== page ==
We have stayed in Cambrai for the last two days. It has a picturesque little port which holds about 20 boats and is in the heart of the town. It was given a very good write up in the guide book, supposed to have diesel, water and electricity. We arrived late on Monday night.
As it was getting dark we just tied up where we could and as we could not find water or electric connections, we made do for the night. As the water tank had just gone empty and the batteries won’t last more than a night without shore electricity we had a discussion about moving the next morning.
When I got up I went for a walk and I got talking to Tam in the next boat (there will be a separate blog about Tam & Di an English couple who have lived on their barge in France for the last 15 years), he told me that officially the water was only turned on Tuesday and Friday. There were no official electricity points on this part of the quay and the diesel pump opened on Friday only.
He then went on to help. Firstly he checked the nearest water connection with me and it worked. He then showed me an “unofficial” electricity socket and it worked. As my cable was not long enough to reach he lent me a spare one of his. Suddenly the situation changed- we had water and electricity and shush don’t tell anyone it’s free. Oh how simple our lives have become!! I am beginning to understand how France works!!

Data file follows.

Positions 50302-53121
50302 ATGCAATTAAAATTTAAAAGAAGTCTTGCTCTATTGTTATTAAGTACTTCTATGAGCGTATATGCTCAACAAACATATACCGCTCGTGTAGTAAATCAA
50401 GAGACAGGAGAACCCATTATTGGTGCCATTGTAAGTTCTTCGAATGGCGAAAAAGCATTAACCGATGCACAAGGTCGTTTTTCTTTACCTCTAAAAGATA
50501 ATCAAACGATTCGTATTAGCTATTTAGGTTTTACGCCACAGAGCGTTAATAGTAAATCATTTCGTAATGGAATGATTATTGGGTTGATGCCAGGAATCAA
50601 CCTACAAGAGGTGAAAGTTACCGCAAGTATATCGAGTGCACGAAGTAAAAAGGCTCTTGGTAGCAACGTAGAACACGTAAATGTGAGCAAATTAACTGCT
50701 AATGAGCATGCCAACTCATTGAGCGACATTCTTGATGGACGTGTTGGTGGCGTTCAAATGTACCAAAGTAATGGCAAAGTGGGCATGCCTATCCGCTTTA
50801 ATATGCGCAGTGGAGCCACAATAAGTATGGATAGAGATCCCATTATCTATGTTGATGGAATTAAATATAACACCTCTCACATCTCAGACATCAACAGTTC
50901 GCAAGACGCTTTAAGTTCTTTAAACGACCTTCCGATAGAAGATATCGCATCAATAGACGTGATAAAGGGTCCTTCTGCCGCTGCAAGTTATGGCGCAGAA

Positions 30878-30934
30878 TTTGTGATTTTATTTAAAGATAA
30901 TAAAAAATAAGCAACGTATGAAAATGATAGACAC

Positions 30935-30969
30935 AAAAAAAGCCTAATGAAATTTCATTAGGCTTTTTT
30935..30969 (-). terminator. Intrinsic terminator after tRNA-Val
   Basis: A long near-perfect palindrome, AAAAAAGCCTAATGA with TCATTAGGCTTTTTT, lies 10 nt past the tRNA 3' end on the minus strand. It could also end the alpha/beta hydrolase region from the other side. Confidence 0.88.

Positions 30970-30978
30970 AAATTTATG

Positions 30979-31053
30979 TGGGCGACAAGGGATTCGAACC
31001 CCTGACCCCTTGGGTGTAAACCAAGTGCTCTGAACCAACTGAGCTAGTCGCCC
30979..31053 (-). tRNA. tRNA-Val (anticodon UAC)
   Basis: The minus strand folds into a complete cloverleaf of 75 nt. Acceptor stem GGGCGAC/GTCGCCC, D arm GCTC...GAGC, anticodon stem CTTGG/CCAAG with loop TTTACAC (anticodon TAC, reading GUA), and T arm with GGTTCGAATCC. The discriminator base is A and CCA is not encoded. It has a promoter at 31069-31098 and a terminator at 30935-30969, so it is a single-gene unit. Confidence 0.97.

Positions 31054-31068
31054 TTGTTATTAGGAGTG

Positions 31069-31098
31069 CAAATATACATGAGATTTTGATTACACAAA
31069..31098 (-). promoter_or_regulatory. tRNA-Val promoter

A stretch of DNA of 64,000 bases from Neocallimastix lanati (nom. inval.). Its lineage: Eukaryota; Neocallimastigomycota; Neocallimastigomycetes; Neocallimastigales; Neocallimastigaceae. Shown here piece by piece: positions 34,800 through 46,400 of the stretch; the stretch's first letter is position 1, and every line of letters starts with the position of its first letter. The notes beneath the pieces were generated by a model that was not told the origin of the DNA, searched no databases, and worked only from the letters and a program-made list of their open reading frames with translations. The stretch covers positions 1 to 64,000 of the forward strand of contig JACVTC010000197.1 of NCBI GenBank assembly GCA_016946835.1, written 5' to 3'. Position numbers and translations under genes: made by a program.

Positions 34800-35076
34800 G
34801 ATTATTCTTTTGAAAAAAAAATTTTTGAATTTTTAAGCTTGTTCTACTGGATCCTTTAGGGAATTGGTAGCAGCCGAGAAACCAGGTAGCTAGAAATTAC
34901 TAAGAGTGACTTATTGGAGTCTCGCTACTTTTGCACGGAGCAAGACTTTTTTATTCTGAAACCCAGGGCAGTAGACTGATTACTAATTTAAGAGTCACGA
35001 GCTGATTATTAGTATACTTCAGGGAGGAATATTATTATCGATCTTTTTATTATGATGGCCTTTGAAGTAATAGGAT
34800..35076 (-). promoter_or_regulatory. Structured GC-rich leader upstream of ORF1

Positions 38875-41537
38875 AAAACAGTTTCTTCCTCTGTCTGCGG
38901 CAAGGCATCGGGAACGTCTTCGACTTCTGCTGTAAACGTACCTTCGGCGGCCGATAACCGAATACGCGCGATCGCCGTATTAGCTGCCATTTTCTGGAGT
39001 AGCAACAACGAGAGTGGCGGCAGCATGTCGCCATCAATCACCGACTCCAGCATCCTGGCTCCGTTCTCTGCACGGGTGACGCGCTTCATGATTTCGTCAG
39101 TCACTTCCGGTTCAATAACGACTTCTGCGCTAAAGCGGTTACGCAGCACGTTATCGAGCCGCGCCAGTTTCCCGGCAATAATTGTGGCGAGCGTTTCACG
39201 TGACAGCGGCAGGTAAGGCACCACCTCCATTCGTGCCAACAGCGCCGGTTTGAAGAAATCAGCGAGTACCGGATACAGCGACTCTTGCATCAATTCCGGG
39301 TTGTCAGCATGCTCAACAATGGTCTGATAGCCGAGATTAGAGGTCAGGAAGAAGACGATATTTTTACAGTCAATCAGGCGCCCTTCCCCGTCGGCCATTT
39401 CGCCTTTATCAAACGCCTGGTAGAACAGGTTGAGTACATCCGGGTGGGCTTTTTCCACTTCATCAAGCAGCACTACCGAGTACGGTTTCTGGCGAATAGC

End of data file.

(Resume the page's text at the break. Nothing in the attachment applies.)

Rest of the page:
Cambrai itself is a big town and we have not had time to fully explore it. The lock which is right beside the port is very busy with commercial traffic. The barges are made to just fit the locks.
Today I had a look at the local museum and the English section in the local cemetery. Imagine when I found the military section in the cemetery by following the French flag, the very first grave I came across was J. O Brien Dublin Royal Fusiliers.
I am going to see if I can find out who he was.Cambrai was occupied by the Germans for all of the First World War and when they finally withdrew in 1918 the centre of the town was destroyed.
Tomorrow we are on the move again, no more taking it easy (we could get used to this life and never get to Berlin!). Off to Saint Quintin town and we have to go through the Grand Souterrain Tunnel. Apparently as its 5.6 km long we have to be towed through it and it’s very scary, but Tam has told me what to do and how to tackle it.